anorexigenic neurons in Swiss mice, but not in Wistar rats, therefore favoring body mass gain only in the mice. Two recent studies have provided strong evidence to suggest that changes in the numbers of certain types of hypothalamic neurons may have an impact on the control of body adiposity. First, Ryu and colleagues 
reported that arcuate nucleus neurodegeneration caused by the depletion of Ubb, a protein involved in the production of ubiquitin, can affect energy homeostasis and lead to obesity. In addition, Kokoeva and coworkers 
showed that hypothalamic neurogenesis induced by CNTF explains much of the sustained weight-reducing effect of this protein, a phenomenon that can be avoided by the use of an anti-mitotic agent. Therefore, we believe that, depending on genetic background and on different environmental factors, changes in neurogenesis and survival rates of hypothalamic neurons can have an impact on body adiposity.
Similarly to the effect of high-fat diets on body mass gain, here we show that activating apoptotic proteins in the hypothalamus is a property of the diet composition and not of the caloric intake. Caloric pair-feeding retained most of the pro-apoptotic activity of ad libitum feeding.
Recent data from ours and other groups have shown that inflammatory signaling through TLR4 plays an important role in diet-induced insulin resistance and diabetes 
. TLRs are highly-conserved members of the interleukin-1 receptor superfamily that respond to microbial signature motifs, leading to the activation of innate immune responses 
. Some members of the TLR family are known to recognize lipid-containing motifs, such as lipopolysaccharides (LPS), which are ligands for TLR4. Whenever active, signal transduction through TLR4 leads to the coordinated induction of cytokine and other immune related genes expression 
When we tested the hypothesis that TLR4 could mediate some of the pro-apoptotic effects of the HF diet, we obtained data that, surprisingly suggested that the presence of this receptor may be protective, rather than harmful, for cells.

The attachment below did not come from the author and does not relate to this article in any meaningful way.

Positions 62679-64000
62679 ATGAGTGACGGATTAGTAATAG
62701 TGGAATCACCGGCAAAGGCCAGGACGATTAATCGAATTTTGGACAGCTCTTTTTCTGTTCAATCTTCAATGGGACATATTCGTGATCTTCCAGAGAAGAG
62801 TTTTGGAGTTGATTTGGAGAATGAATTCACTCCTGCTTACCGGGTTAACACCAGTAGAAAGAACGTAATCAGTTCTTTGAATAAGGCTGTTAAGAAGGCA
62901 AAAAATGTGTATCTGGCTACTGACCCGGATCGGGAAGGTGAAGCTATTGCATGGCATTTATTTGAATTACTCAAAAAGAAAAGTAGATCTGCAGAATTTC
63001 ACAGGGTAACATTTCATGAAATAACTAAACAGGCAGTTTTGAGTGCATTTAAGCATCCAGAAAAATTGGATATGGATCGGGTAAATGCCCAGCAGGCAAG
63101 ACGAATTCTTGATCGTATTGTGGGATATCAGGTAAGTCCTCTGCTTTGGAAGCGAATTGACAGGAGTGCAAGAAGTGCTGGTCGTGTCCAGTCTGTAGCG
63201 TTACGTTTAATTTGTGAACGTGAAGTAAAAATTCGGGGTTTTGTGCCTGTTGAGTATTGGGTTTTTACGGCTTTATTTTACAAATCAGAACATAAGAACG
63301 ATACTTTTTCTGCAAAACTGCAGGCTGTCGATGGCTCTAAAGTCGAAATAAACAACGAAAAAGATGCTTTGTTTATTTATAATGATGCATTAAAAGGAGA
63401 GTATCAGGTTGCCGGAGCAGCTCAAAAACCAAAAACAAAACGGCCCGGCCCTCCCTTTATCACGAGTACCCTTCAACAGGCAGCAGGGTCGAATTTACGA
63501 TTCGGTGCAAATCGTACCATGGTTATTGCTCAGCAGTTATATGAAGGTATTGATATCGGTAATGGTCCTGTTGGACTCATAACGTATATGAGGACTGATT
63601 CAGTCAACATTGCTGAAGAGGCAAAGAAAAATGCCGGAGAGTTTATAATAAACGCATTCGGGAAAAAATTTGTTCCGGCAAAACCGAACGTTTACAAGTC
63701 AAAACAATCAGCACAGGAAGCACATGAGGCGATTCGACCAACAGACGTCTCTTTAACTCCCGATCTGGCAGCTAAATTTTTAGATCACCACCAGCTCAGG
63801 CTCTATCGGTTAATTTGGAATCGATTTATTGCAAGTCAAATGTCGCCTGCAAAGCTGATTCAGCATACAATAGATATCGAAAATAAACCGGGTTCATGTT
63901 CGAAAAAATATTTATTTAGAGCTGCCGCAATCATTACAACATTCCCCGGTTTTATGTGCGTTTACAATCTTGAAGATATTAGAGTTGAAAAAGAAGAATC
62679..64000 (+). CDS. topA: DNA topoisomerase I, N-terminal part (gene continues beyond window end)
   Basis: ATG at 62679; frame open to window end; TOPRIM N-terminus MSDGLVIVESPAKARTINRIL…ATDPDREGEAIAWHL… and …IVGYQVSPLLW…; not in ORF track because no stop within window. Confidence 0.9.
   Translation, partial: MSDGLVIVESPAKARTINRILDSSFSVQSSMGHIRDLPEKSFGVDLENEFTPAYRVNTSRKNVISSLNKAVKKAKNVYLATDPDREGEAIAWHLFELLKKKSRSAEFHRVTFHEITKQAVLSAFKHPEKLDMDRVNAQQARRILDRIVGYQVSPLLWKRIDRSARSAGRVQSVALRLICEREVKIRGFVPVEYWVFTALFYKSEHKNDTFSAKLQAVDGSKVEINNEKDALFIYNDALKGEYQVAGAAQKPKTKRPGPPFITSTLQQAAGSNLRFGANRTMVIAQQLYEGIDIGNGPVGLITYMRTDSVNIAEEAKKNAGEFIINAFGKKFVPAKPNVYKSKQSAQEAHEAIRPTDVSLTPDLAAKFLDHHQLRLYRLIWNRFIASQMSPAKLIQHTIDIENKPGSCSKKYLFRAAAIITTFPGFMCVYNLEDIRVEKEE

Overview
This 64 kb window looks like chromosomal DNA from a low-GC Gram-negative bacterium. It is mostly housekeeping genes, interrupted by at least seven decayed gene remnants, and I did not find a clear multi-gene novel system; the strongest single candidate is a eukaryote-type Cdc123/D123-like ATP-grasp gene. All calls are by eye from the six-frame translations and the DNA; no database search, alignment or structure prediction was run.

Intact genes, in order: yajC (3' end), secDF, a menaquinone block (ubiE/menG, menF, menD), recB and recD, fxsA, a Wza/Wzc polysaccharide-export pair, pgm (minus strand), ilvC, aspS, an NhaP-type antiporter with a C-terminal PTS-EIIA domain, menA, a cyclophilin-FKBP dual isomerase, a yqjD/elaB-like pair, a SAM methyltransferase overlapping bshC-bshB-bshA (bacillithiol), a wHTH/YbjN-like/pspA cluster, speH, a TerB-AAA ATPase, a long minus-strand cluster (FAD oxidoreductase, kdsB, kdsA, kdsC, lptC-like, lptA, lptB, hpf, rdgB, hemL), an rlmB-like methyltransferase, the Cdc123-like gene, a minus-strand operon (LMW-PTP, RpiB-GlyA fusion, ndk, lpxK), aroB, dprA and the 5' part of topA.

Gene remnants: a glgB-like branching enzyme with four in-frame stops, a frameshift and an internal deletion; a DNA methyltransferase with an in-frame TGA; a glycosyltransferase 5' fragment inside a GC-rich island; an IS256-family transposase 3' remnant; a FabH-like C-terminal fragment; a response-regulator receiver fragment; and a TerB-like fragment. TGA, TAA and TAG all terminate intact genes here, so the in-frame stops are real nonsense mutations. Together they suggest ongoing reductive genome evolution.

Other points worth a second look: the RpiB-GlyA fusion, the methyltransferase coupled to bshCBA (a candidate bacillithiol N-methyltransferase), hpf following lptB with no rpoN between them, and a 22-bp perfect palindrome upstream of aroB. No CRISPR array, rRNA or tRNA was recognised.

Although at first sight this data may seem unexpected, recent studies have provided evidence for a protective role for TLRs in the central nervous system 
. In many conditions, TLRs are known to mediate detrimental signals, favoring the progression of inflammatory diseases of the brain. However, an appropriately-controlled TLR activity is also important for preserving the structure and function of neural tissues exposed to harmful conditions 
. In two previous studies the loss of TLR4 function protected against inflammation and insulin or leptin resistance 
, however, on a long run, at least one study reported that in the absence of TLR4 signaling, body adiposity would increase upon high-fat diet consumption 
. Thus, it is likely that, in diet-induced inflammation of the hypothalamus, TLR4 exerts a dual function, on one side activating pro-inflammatory pathways that play a central role in the development of resistance to leptin and insulin, and on the other side restraining further damage by controlling the apoptotic activity.
As an outcome of the present study, it will be important to investigate the proposed dual role for TLR4 in the hypothalamus, participating in the balance between inflammation and cell survival. In addition, as recent studies have shown that insulin and leptin resistance in extra-hypothalamic brain regions may relate to neurological disorders, such as Alzheimer's disease and depression 
, it will be exiting to evaluate the participation of TLRs and high-fat feeding in these contexts.